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UFC 221: Yoel Romero vs. Luke Rockhold alternative stats

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Alternative stats give more weight to a fighter’s recent performances. Get statistics overload and see what they have to say for Saturday’s UFC 221 fight card in Perth.

UFC 221 goes down way down under this Saturday in Perth, Australia with a PPV portion of the card that leaves much to be desired other than the rock-solid interim title main event between former middleweight champ Luke Rockhold and second-time challenger Yoel Romero.

On the bright side, it makes this alternative stats piece pretty easy – all Rockhold and Romero all day. The main event matchup will be dissected in full while the other five fights with good data will list a few random interesting stats or be skipped.

Remember, what you’re about to read are not official UFC statistics. They’re alternative stats generated from the official statistics and designed to (1) give more weight to the recent present than the distant past and (2) not let one huge or horrible performance dominate the data.

See the notes at the bottom for definitions of certain statistics and check out an earlier piece for an explanation of how this works.

Luke Rockhold vs. Yoel Romero

Rockhold’s September return from a double dose of Michael Bisping’s left hook got off to a slow start. After losing the first round to David Branch on all three judges’ scorecards – a round mostly contested on the feet – Rockhold didn’t shine until almost two minutes left in the 2nd when he took Branch to the ground, mounted, and executed the nasty ground and pound game we’ve come to know and love.

Romero has the rare distinction of heading into his second interim title fight in a row and getting a title shot off a loss as a replacement to the injured champion Robert Whittaker.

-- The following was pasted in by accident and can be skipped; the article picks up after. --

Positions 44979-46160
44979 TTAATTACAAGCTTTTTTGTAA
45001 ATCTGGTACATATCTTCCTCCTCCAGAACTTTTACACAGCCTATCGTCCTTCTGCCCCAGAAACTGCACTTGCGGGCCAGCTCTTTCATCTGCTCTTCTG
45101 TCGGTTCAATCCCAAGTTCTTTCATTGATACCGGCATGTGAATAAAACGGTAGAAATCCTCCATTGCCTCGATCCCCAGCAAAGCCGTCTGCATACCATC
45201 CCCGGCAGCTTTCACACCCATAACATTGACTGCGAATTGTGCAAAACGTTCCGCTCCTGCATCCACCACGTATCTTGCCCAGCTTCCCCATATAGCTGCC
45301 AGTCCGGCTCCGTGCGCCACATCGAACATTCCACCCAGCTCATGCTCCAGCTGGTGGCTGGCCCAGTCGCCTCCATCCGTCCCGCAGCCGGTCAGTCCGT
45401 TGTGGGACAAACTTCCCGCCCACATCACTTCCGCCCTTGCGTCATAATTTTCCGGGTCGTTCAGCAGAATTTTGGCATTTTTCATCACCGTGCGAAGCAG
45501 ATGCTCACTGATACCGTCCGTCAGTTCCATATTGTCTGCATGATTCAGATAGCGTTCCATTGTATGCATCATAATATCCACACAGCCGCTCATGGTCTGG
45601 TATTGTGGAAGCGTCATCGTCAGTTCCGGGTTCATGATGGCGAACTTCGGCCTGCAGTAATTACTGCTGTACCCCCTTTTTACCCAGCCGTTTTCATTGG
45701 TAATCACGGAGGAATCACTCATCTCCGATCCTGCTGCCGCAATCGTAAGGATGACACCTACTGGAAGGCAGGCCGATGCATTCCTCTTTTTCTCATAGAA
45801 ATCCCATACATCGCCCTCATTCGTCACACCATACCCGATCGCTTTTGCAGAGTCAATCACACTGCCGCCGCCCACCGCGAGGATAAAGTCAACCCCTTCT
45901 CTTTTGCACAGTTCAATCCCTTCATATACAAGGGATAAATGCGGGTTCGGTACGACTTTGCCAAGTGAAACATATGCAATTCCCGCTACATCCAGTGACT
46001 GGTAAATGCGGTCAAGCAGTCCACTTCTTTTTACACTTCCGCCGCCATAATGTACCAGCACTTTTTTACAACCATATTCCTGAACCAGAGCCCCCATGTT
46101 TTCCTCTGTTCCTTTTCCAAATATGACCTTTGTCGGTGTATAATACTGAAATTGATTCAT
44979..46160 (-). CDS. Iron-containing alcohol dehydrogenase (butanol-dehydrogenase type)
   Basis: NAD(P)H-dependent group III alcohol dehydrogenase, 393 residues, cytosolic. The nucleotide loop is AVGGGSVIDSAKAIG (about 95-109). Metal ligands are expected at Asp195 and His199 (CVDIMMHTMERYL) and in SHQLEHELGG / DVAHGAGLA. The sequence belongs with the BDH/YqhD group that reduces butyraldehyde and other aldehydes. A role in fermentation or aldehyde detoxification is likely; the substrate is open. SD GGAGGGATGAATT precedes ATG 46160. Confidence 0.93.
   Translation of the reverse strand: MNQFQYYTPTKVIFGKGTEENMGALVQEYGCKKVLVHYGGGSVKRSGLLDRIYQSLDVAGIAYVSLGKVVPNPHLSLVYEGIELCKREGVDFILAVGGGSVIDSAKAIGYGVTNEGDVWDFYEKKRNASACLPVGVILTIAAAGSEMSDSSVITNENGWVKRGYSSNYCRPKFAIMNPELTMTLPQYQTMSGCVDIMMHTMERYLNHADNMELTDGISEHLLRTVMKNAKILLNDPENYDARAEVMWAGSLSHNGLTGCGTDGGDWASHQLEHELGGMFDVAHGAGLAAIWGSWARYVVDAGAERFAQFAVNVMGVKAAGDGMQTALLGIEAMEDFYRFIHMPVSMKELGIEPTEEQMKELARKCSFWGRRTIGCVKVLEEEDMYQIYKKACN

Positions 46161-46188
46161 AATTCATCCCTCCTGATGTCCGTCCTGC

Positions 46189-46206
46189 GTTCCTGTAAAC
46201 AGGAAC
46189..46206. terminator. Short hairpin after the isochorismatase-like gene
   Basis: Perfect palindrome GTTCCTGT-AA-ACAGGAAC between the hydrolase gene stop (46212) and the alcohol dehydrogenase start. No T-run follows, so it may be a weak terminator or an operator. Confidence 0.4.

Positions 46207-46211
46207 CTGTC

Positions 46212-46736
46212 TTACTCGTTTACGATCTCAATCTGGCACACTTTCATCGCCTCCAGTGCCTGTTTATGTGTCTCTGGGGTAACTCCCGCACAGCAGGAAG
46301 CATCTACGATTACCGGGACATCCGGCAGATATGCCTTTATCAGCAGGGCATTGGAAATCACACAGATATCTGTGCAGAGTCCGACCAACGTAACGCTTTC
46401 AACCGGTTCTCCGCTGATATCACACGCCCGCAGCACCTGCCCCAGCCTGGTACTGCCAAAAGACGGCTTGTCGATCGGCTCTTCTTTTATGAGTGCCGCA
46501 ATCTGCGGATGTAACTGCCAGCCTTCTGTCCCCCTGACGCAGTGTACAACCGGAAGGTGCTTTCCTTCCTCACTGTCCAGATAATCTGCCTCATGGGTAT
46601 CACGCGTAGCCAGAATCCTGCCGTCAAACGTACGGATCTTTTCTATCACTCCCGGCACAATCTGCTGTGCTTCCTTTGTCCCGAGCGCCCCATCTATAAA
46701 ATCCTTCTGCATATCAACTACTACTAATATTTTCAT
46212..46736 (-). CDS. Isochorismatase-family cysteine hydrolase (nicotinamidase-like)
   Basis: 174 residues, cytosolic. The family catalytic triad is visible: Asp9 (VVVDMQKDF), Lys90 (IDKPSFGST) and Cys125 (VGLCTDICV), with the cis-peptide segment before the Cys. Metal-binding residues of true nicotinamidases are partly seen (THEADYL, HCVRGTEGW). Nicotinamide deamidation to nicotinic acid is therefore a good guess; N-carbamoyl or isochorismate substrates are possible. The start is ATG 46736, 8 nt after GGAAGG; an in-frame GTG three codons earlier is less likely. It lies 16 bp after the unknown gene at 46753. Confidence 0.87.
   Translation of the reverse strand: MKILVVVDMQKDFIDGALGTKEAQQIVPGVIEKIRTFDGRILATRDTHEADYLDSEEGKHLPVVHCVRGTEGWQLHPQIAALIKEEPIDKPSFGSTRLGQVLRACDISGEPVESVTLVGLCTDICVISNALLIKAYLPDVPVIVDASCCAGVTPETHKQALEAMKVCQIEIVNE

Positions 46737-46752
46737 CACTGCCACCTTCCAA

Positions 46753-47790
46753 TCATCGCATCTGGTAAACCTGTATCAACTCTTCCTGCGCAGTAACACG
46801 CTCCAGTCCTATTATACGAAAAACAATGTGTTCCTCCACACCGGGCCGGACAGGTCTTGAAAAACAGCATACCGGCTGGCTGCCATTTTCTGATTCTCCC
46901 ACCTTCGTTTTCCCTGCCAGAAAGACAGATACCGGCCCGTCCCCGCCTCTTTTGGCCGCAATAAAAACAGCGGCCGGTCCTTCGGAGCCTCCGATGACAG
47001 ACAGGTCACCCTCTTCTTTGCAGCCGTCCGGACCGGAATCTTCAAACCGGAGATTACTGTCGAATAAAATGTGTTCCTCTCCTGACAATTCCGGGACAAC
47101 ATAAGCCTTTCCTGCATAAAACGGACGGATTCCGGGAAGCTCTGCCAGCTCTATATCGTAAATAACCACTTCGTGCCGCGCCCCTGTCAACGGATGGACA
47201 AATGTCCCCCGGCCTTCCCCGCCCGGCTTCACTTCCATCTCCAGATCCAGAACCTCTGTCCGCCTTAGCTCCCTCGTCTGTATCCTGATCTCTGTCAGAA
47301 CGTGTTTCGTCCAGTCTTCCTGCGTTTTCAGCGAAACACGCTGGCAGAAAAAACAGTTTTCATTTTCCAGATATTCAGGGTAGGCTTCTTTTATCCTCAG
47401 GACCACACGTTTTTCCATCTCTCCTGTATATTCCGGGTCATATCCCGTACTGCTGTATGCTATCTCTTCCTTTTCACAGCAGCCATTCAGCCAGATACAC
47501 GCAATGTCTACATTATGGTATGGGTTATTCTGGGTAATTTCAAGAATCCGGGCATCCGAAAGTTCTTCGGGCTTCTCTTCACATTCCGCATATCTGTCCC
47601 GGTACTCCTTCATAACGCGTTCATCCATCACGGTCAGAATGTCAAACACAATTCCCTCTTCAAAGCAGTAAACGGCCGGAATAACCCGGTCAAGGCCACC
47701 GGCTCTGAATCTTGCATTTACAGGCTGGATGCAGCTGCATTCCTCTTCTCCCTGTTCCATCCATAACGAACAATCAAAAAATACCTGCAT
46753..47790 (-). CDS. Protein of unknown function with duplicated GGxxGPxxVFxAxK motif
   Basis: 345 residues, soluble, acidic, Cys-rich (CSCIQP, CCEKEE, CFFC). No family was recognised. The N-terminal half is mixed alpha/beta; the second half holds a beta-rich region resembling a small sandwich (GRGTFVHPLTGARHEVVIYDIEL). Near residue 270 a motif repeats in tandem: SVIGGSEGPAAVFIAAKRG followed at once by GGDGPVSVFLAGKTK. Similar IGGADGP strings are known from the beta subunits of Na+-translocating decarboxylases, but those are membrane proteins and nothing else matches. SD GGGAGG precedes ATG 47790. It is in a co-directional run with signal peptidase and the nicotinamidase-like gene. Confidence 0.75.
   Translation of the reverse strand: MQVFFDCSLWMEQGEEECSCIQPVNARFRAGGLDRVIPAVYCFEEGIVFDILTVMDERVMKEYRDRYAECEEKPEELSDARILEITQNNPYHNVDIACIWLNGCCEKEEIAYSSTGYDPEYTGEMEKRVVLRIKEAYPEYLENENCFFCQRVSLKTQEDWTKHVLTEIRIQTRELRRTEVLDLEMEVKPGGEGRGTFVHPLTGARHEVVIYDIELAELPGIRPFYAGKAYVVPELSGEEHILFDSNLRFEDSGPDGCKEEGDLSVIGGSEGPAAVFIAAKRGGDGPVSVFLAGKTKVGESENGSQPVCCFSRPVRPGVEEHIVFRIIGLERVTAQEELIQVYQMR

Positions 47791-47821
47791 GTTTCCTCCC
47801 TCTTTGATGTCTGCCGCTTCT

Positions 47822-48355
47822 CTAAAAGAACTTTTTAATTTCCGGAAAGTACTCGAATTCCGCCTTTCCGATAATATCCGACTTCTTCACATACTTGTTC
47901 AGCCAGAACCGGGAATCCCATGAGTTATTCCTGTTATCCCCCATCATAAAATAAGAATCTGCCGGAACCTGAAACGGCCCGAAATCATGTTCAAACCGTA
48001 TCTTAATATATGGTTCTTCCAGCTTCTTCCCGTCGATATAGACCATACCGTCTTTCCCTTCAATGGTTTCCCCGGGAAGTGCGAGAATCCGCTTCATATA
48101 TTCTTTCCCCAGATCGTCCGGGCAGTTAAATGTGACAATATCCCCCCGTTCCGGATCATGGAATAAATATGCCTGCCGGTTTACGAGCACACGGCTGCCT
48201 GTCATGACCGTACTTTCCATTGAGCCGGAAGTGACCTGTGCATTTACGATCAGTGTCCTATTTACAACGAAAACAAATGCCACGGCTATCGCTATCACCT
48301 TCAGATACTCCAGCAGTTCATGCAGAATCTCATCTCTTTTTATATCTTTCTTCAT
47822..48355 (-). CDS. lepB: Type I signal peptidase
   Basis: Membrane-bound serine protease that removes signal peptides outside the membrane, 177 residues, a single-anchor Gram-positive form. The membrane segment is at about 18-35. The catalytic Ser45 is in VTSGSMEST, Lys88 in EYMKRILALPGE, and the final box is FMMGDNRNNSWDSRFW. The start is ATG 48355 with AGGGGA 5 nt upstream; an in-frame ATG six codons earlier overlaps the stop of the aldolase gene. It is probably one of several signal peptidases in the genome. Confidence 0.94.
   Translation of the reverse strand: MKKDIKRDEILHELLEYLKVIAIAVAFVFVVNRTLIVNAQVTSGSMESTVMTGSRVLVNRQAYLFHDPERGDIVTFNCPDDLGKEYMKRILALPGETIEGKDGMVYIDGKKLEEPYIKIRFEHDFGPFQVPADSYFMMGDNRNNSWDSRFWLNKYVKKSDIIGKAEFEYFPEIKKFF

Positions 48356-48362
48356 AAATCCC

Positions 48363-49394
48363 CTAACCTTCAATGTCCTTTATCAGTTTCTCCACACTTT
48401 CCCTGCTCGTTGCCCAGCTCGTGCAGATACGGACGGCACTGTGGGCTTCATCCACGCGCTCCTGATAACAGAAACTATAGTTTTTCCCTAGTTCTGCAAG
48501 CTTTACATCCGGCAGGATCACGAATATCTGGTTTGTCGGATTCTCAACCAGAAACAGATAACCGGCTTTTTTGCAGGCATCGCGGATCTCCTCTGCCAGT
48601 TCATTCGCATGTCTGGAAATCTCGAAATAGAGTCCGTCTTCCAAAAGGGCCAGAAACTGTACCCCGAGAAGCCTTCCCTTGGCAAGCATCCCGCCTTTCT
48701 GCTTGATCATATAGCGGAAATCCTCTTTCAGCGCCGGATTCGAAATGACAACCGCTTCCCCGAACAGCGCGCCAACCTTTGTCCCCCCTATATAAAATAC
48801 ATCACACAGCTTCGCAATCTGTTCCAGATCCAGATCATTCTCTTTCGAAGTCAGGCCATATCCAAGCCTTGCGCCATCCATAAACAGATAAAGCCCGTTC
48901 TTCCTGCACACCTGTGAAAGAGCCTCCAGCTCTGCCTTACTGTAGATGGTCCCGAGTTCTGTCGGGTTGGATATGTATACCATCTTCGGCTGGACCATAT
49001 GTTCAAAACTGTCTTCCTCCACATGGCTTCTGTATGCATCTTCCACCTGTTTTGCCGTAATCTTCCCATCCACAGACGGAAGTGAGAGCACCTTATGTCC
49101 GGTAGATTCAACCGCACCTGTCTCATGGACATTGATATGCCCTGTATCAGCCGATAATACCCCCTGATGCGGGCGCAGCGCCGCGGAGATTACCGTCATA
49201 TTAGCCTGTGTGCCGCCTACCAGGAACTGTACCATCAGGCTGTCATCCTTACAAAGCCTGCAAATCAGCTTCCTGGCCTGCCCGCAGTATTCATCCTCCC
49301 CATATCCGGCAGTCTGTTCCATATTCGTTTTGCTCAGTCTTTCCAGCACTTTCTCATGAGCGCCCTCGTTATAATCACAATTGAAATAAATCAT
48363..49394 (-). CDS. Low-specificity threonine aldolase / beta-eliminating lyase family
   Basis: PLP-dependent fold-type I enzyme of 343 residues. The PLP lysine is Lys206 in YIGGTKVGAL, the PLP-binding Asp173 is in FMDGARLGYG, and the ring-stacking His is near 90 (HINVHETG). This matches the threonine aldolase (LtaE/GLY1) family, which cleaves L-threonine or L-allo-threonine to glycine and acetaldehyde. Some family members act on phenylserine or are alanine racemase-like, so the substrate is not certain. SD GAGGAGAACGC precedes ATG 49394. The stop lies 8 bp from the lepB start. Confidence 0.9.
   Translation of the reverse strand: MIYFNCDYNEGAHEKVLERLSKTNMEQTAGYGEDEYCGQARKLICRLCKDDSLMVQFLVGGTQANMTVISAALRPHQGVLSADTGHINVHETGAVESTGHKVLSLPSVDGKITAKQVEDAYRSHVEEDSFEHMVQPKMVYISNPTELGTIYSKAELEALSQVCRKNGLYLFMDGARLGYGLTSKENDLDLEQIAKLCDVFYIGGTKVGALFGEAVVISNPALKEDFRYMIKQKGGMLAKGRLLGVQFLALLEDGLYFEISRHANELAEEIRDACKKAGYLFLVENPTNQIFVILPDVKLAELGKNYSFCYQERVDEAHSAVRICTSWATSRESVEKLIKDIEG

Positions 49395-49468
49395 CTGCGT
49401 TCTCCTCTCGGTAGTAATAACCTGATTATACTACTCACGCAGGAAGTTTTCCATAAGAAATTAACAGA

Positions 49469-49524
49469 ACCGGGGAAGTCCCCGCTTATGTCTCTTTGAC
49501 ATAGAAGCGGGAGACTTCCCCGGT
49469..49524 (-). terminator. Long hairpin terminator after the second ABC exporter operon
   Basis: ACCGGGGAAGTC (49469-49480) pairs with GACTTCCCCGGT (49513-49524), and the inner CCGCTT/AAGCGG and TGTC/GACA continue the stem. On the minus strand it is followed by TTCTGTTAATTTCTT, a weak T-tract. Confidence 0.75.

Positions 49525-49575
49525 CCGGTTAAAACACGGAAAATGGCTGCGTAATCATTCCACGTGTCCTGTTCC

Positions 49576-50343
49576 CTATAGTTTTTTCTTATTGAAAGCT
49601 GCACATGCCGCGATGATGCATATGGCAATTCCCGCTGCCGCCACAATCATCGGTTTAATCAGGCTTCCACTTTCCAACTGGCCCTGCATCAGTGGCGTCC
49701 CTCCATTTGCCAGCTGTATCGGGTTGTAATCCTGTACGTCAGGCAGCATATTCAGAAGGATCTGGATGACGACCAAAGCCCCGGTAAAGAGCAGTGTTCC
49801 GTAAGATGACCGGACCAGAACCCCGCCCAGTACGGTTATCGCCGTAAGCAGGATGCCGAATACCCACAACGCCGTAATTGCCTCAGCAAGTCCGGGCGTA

In his 11 Zuffa bouts, Rockhold’s win mix is spread out with four by KO/TKO, three by submission, and two by decision. And while we already know the probability of a Romero submission is whatever miniscule number “freak sub” should fall under, he has six wins by KO/TKO and two by decision.

While both fighters tend to win, they’re not always clean and precise throughout. Both guys have above average bout closeness measures (see definition below) with Rockhold at 49, Romero at 75, and an average middleweight at 40, meaning their fights are often close throughout or back and forth affairs, especially so for Romero.

Even though he’s an Olympic silver medal wrestler, Romero uses his 84% distance takedown defense, 75% clinch takedown defense, and 42% better than average standup rate to keep the fight on the feet for 4:24 of every five minutes (3:44 at distance, 0:40 in the clinch). Rockhold doesn’t mind standing and throwing down either, but his typical clinch and ground times are both a little higher.

When they’re at distance, Rockhold’s the volume striker throwing twice as many power shots as Romero and 142% more head jabs. Rockhold lands an impressive 53% of his power strikes by mixing things up and going to the body and legs often where his accuracy is over 80% for each. Overall, Rockhold lands 7.3 more power strikes per five minutes (P5M) at distance than his opponents while Romero doesn’t even come close. Opponents tag him 0.8 more P5M.

Of course, Romero’s distance advantage is power. He busts up a face in 13% of rounds (or once every 7.7 rounds), 93% more than the typical middleweight and 306% more than Rockhold. And at 4.4%, his knockdown percentage is almost twice that of Rockhold.

Romero’s also much more likely to shoot for a takedown than Rockhold – attempting at least one against 9-of-10 opponents – but he’s not that good at completing them and Rockhold’s distance takedown defense has been exceptional at 95%.